It wasn’t on Hodoku. That version currently misses the remarkable reach of the blue ALS and 4r8c1. His code for the “Extended Type” of Sue de Coq removes only the other 4 in remainder, 4r7c1.
A similar, but less spectacular failing occurs in the next Extended Type example, which you might like to analyze yourself. Again, it’s a classic Sue de Coq with two-cell ALS in place of bv. I’ll checkpoint you on that one next post.
Hodoku’s current last example in this section is something that Sue never imagined. It fits under the “formal “ definition of SdC that the forum experts devised to cover all cases, and which is quoted for your convenience and wonder on Hodoku . The definition allows a cell of the Sue de Coq chute to be incorporated into one or both of the remainder ALS. Here is the Hodoku example:
It is the contents of r34c4 that are described by a logical expression. The column remainder bv 39 is joined by the N box ALS 1678 in restricting those contents to the logical expression r23c4=(3+9)(1+6+8). We don’t need to wade through the formal SdC definition. What we know about ALS is enough:
Since the box ALS must supply one of 1, 6, or 8 to r34c4, the other cells of the box remainder cannot have the 1, 6, or 8. Or even the 7, because an ALS can give up only one number. The wipe out in the box is too cluttered to even draw. You can verify that the collapse follows immediately.
If you tried to transcribe this from the Hodoku site, you might notice that I treated the blue 7r8c8 as a given. Otherwise I don’t know where this clue comes from.
I take this chute raiding variation to be fully in line with Sue de Coq logic. I have yet to look for one of these in my bv scan, so my blog is dated on that.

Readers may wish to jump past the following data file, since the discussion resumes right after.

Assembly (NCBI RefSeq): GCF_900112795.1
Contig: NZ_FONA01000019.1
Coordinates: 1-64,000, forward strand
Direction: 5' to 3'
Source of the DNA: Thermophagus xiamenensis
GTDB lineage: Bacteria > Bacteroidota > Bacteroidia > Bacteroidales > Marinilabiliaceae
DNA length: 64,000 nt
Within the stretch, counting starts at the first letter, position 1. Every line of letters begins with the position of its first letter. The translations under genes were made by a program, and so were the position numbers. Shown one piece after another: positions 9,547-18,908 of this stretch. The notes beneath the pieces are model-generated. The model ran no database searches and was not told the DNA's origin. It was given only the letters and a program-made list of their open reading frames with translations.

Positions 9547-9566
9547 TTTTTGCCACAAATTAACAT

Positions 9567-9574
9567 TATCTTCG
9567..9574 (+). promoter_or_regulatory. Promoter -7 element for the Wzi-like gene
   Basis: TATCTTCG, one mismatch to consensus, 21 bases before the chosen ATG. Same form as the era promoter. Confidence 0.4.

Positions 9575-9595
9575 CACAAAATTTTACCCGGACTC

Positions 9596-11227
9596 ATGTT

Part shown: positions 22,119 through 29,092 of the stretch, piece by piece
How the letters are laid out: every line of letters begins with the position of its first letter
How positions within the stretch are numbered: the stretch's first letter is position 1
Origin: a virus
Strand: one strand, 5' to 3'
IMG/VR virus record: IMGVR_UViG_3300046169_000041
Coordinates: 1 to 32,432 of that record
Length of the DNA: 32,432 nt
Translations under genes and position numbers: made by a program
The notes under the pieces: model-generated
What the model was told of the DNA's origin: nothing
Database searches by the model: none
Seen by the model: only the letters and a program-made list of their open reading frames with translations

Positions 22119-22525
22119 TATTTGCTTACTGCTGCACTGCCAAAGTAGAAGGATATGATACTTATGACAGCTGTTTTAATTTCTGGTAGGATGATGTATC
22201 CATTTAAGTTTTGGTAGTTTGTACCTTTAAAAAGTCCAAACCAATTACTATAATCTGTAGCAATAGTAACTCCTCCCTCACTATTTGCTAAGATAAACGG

Bernhard’s examples illuminate classic, ALS aided Sue de Coq well. He needs to put away his Extended Variation labeling with the ALS driven classic approach illustrated here, bringing ALS detecting routines to bear on it. And he needs to give Sue de Coq a better treatment on the Hodoku Techniques list.
Also, at the meta solving level, Bernhard needs to consider the place of Single Alternate Sue de Coq, and other logically constructed trials, in Hodoku. His starting premise for every technique, which actually conceals a large number of arbitrary premises, will be a major topic in this review.
By now I’m sure you are less than thrilled with Hodoku color coding as you go back and forth between web pages. A challenge for Bernhard to introduce curves and pencil mark coloring to Hodoku might appeal to him. Bernhard, you’re welcome to the Sysudoku drawing conventions. I do them by hand in ©PowerPoint.
Next time, I’m reviewing the current Hodoku Wings page. Hodoku dismisses the WXYZ as too rare for serious attention. You and I can agree, based on personal experience, but let’s put our order in for a Hodoku repertoire expansion into BARN and BNS under separate headings.